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I am using Mongo Sharding to register page views on my website. We have hashed shard key to evenly distribute data in multiple shards. Then our aggregation queries run over time range at interval to aggregate this data and provide trends on site.
We came across Kafka for write distribution for heavy load and this kind of streaming.
I compared both systems and both provide distribution on partitions in a topic with leader follower approach. Kafka does it using multiple partition on different brokers with partition replication and Mongo does it with multiple shards which have replica sets.
As aggregation query will always be on time range than it will go to multiple shards/ partitions always.
My question is how we can compare which will provide better through put and run time scalability in case of heavy load as i understand both use same mechanism adding new partitions in case of Kafka or adding new shards in case of Mongo.
Please provide suggestions.

closed as primarily opinion-based by Stennie, hot2use, Marco, RDFozz, LowlyDBA Mar 26 '18 at 16:33

Many good questions generate some degree of opinion based on expert experience, but answers to this question will tend to be almost entirely based on opinions, rather than facts, references, or specific expertise. If this question can be reworded to fit the rules in the help center, please edit the question.

  • Since you are comparing two very different solutions and implementations which depend on your requirements, this sounds like something you should evaluate in your own environment. – Stennie Mar 26 '18 at 3:47
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My question is how we can compare which will provide better through put and run time scalability in case of heavy load as i understand both use same mechanism adding new partitions in case of Kafka or adding new shards in case of Mongo.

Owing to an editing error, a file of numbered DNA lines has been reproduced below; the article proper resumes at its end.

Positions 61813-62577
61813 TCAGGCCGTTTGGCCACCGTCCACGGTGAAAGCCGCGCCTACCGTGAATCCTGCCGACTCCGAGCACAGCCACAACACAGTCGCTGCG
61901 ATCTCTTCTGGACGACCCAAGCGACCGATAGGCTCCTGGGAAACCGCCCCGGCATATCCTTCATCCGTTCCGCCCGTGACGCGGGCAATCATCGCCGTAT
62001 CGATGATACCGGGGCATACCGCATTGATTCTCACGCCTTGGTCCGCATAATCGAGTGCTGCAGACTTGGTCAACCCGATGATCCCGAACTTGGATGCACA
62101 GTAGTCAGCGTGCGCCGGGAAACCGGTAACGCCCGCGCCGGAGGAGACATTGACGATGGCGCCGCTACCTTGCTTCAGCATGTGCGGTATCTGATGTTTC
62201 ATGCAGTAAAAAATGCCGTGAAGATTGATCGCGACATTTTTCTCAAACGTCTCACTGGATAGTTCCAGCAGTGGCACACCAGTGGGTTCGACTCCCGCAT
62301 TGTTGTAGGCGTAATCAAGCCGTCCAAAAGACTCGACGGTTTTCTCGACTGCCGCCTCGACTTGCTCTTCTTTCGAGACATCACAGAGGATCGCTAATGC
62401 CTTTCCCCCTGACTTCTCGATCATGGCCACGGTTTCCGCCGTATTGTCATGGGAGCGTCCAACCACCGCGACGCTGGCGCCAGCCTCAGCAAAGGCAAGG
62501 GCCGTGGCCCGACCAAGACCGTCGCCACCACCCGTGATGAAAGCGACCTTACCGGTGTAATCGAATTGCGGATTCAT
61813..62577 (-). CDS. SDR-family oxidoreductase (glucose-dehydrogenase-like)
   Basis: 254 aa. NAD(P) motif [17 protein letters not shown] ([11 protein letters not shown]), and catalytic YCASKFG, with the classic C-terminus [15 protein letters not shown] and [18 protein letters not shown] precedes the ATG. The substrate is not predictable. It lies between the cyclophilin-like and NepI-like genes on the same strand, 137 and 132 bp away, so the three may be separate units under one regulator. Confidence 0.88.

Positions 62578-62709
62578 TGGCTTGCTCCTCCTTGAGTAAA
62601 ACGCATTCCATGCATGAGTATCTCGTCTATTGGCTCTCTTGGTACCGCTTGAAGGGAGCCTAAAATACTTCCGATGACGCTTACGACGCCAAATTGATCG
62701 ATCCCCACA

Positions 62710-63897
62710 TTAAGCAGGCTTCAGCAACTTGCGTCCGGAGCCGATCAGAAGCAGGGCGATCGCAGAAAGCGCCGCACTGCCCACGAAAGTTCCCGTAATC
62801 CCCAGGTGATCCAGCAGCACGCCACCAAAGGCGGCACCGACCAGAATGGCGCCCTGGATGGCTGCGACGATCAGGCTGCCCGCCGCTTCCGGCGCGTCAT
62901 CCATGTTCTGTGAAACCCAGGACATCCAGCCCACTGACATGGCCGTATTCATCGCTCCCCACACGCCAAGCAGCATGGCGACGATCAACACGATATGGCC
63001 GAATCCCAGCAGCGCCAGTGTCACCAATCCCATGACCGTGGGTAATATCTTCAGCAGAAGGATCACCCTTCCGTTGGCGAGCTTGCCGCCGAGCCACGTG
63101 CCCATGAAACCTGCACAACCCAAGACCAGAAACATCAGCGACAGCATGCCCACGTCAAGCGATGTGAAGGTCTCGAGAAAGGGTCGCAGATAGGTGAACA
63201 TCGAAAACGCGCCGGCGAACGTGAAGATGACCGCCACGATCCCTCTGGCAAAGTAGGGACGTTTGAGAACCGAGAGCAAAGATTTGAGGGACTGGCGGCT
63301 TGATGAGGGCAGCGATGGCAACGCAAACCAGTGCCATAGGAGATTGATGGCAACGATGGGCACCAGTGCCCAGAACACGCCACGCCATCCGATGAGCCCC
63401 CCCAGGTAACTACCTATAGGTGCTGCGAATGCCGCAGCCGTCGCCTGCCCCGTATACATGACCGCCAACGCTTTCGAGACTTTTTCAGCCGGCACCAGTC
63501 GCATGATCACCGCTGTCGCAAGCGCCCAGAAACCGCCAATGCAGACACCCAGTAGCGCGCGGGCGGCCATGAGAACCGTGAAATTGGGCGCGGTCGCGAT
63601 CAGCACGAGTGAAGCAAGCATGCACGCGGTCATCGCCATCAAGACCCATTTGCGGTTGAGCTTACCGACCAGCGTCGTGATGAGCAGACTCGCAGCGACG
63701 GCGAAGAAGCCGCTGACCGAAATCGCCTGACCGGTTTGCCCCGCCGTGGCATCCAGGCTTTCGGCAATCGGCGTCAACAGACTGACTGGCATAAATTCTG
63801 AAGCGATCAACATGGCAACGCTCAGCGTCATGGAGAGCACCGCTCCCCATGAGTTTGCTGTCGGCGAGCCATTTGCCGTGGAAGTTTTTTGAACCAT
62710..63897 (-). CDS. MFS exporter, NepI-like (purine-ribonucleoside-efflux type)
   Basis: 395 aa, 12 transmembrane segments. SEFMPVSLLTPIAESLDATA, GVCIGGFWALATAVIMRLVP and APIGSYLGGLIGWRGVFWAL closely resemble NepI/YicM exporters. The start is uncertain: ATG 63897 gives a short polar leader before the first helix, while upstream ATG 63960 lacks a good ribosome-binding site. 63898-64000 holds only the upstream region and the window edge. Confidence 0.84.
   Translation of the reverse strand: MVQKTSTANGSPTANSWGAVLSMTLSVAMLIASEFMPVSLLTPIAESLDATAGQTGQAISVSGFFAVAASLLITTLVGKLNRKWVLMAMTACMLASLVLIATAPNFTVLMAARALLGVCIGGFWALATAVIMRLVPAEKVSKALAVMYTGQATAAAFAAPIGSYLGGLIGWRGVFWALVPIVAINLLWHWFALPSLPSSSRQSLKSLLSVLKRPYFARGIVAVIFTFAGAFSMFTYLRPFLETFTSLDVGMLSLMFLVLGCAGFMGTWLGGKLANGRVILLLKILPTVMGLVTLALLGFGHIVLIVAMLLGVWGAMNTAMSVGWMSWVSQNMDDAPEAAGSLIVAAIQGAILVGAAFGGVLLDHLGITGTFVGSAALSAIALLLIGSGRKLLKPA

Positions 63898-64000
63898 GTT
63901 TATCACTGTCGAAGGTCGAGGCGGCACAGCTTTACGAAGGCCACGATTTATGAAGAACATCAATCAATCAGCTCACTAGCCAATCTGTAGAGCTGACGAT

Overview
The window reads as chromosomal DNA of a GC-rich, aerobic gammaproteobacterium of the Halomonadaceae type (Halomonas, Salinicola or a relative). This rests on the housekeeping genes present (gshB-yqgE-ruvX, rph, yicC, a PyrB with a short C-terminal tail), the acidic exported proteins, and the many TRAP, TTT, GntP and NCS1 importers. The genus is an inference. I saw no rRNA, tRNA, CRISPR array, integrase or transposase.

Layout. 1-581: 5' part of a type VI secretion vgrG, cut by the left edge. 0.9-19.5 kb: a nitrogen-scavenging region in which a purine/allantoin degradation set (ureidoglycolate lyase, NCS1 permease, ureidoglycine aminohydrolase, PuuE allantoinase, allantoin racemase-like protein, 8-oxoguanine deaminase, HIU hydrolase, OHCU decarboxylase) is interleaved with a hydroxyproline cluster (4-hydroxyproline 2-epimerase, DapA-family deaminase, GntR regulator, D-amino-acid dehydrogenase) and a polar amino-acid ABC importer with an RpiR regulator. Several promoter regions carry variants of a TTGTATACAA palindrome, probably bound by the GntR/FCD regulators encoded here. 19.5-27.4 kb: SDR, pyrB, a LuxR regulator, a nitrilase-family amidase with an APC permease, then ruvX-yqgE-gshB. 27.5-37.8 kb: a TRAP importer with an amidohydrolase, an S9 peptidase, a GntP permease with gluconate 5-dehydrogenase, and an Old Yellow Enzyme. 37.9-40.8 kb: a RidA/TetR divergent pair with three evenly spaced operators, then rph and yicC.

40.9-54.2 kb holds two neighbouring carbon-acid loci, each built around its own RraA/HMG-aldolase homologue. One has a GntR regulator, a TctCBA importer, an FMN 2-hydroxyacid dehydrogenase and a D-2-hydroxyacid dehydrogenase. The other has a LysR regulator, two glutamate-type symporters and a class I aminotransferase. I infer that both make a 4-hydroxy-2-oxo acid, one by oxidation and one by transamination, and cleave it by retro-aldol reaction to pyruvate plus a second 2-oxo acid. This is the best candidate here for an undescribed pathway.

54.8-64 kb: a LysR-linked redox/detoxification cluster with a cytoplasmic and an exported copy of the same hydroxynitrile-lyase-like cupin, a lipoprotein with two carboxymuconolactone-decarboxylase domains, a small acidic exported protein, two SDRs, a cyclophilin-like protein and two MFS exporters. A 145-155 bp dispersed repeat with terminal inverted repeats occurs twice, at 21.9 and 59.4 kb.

Definitely each and every technology they have their own pros and cons. In case on MongoDB and Kafka, it's depends on your types of data like.

MongoDB does do data distribution and balancing by itself, but it is only for Document data.

Streaming like Kafka or MapR Streams can handle streaming data on HDFS/MapRFS.

I am writing down some of pros and cons of MongoDB as well as Kafka as mention below. May be it will help out to you.

MongoDB

MongoDB stores data in JSON-like documents that can vary in structure, offering a dynamic, flexible schema. MongoDB was also designed for high availability and scalability, with built-in replication and auto-sharding.

Pros

  • Document-oriented storage

  • No sql

  • Ease of use

  • Fast

  • High performance

  • Free

  • Open source

  • Flexible

  • Replication & high availability

  • Easy to maintain

Cons

Very slowly for connected models that require joins

Kafka

Kafka is a distributed, partitioned, replicated commit log service. It provides the functionality of a messaging system, but with a unique design.

Pros

  • High-throughput

  • Distributed

  • Scalable

  • High-Performance

  • Durable

  • Publish-Subscribe

  • Simple-to-use

  • Written in Scala and java. Runs on JVM

  • Open source

  • Message broker + Streaming system

Cons

  • Needs Zookeeper

  • Non-Java clients are second-class citizens

I would say, it all depends on your use cases.

If you only have one type of data, like Document data, and you do not need to process other data types, then yes, MongoDB alone is the best bet as of now. However in modern big data environment, different data sources and data types may require different processing engines.

For further your ref here, here and here

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